It’s marathon week and I’m getting excited. I can already feel the energy and excitement starting to build and with the generous assistance of the taper, I expect to be positively bubbling by Friday evening! I’m looking forward to the Stone Mad Marathon, not in the way that I usually look forward to doing a marathon but in a purely fun, adventure oriented way.
Ever since I did my first marathon in Dublin in 2008, doing a marathon suddenly morphed into being all about time. What time did I want to run it in? What time did I expect to run it in? What would be a good time according to family, friends and other people? It starts to take over your running headspace, which is ridiculous when you stand back and take a look at the situation – surely, anyone who completes a 26.2 mile run deserves a huge congratulations on what is a massive achievement. I guess it’s human nature whereby once we do something, we want to do it better the next time. We want to see how good we can do it, to get the best out of ourselves. And that’s not a bad thing. What is a bad thing is creating so much pressure for yourself that you inadvertently remove all of the enjoyment from doing a marathon.
What is worse, is allowing other people (particularly people who don’t run or who have never run done any kind of endurance sport) to impose such pressure on you. I don’t know about other people, but nowadays when I finish a race, the first thing people ask me is what time did you do it in? Parents, uncles, aunts, brothers, family, friends – none of whom run, save a couple – not only is it the first question out of their mouths before they even give you a hug or a high five or offer an encouraging, congratulatory few words but they then proceed to compare me to the winning time and offer their expert opinion on where it is that I went wrong and how I could have done it better.
This drives me nuts! Not only does it completely take away from your sense of achievement and positively pop your happy bubble that you’ve just worked so hard to create (not to mention all of the training that you’ve put in) but it also completely undermines your confidence going forward. For example, two years ago when I did the Dublin marathon in what was a huge PB for me of 4:05, shortly after the race someone asked me what time did I do it in and when I told them, their response was “Oh, that’s a pity. It would have been nice to be under 4 hours.” Well yes, obviously. This was a massive achievement for me and instead of just giving me a big hug, saying well done and how proud they were of me, I was left feeling a tad disappointed. Whether it’s yourself or other people, by making it all about a goal time, finishing it in any time beyond what you were hoping for means that there’ll likely be some disappointment at the end of the race. And this really is mad. Sorry for the rant, but it needs to be said.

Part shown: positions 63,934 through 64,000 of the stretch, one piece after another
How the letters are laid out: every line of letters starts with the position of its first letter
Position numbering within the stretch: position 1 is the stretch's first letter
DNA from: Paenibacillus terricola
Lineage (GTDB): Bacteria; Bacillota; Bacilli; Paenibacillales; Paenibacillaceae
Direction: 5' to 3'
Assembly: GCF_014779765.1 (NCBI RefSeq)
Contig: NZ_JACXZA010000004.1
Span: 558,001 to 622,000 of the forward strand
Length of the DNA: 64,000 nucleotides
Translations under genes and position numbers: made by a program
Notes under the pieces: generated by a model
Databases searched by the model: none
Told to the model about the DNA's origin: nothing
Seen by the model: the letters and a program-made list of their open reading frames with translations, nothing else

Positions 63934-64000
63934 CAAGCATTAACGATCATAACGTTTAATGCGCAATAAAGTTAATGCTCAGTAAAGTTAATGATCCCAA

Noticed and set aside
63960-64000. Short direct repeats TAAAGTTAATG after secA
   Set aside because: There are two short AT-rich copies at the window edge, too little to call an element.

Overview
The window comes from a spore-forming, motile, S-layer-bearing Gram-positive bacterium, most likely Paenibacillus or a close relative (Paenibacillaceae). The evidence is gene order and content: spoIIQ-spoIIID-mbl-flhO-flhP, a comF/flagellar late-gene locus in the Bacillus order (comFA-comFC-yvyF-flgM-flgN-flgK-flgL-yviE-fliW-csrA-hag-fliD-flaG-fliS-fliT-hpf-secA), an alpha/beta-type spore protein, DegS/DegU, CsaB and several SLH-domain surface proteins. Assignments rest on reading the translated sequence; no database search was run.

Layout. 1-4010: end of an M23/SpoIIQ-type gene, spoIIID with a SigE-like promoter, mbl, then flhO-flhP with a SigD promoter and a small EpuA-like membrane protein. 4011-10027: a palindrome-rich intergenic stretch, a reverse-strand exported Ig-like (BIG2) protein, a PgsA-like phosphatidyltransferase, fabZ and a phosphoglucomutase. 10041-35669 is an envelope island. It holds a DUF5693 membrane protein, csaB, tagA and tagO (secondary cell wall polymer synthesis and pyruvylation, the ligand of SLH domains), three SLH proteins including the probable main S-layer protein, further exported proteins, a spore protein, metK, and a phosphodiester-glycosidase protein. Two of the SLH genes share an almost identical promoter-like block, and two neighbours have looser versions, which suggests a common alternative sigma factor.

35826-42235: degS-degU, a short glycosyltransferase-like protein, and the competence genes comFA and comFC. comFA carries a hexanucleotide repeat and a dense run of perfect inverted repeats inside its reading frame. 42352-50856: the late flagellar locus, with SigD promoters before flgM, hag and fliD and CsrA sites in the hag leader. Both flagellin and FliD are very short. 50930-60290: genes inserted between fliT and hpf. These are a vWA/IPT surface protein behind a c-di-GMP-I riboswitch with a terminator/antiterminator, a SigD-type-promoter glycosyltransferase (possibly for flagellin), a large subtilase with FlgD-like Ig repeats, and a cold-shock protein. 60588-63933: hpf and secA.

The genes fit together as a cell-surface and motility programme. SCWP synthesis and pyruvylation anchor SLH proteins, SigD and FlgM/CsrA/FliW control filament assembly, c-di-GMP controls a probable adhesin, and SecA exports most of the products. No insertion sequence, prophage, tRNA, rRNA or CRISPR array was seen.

When I did the Dublin marathon this year, I finished in 4:06, although I had been hoping for under 4 hours and I’m not gonna lie, I was a little disappointed, so much so that I nearly immediately signed up for another marathon: the Stone Mad marathon happening this weekend. Since then, however, I have been doing a lot of thinking about pace, time, etc. and I’ve been way more chilled out in my training, doing easy/ hard runs when I feel like it, just trying to get back to enjoying running because really that is what it should be about. I’m not a professional athlete, I’m not out to win races so if I’m not getting enjoyment of running, what am I getting out of it? Hence, I am consciously trying to become a funner runner.
One of the reasons why I am continuing to run with this (pun intended!) mindset is because since I’ve changed my tact, I’ve been smashing my PRs – I knocked 3:30 minutes off my 10km PR getting under 50 minutes for the first time ever and likewise got sub 40 minutes for the first time in a 5 mile race, again knocking off over 2 minutes. So now I’m all about letting in the fun! This weekend, I have a plan for the marathon: to enjoy it. I’m not going to worry or even think about pace or time. I will be wearing my Garmin because, admittedly, I can’t quite let go that far but I’m planning for it to be just mildly in the background, bleeping intermittently. So although it was initially intended as some sort of marathon vengeance or reprisal for Dublin, it has become something else entirely: a chilled out, fun run down the country.
Let’s see if I still agree with that description when I’m at mile 25…